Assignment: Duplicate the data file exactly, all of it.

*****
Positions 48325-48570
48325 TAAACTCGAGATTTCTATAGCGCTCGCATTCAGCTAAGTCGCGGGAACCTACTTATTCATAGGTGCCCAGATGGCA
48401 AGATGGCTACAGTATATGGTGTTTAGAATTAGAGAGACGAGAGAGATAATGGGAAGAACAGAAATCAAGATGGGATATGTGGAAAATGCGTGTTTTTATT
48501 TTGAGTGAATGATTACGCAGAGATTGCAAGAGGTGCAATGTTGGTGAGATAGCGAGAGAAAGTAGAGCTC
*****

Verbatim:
Positions 48325-48570
48325 TAAACTCGAGATTTCTATAGCGCTCGCATTCAGCTAAGTCGCGGGAACCTACTTATTCATAGGTGCCCAGATGGCA
48401 AGATGGCTACAGTATATGGTGTTTAGAATTAGAGAGACGAGAGAGATAATGGGAAGAACAGAAATCAAGATGGGATATGTGGAAAATGCGTGTTTTTATT
48501 TTGAGTGAATGATTACGCAGAGATTGCAAGAGGTGCAATGTTGGTGAGATAGCGAGAGAAAGTAGAGCTC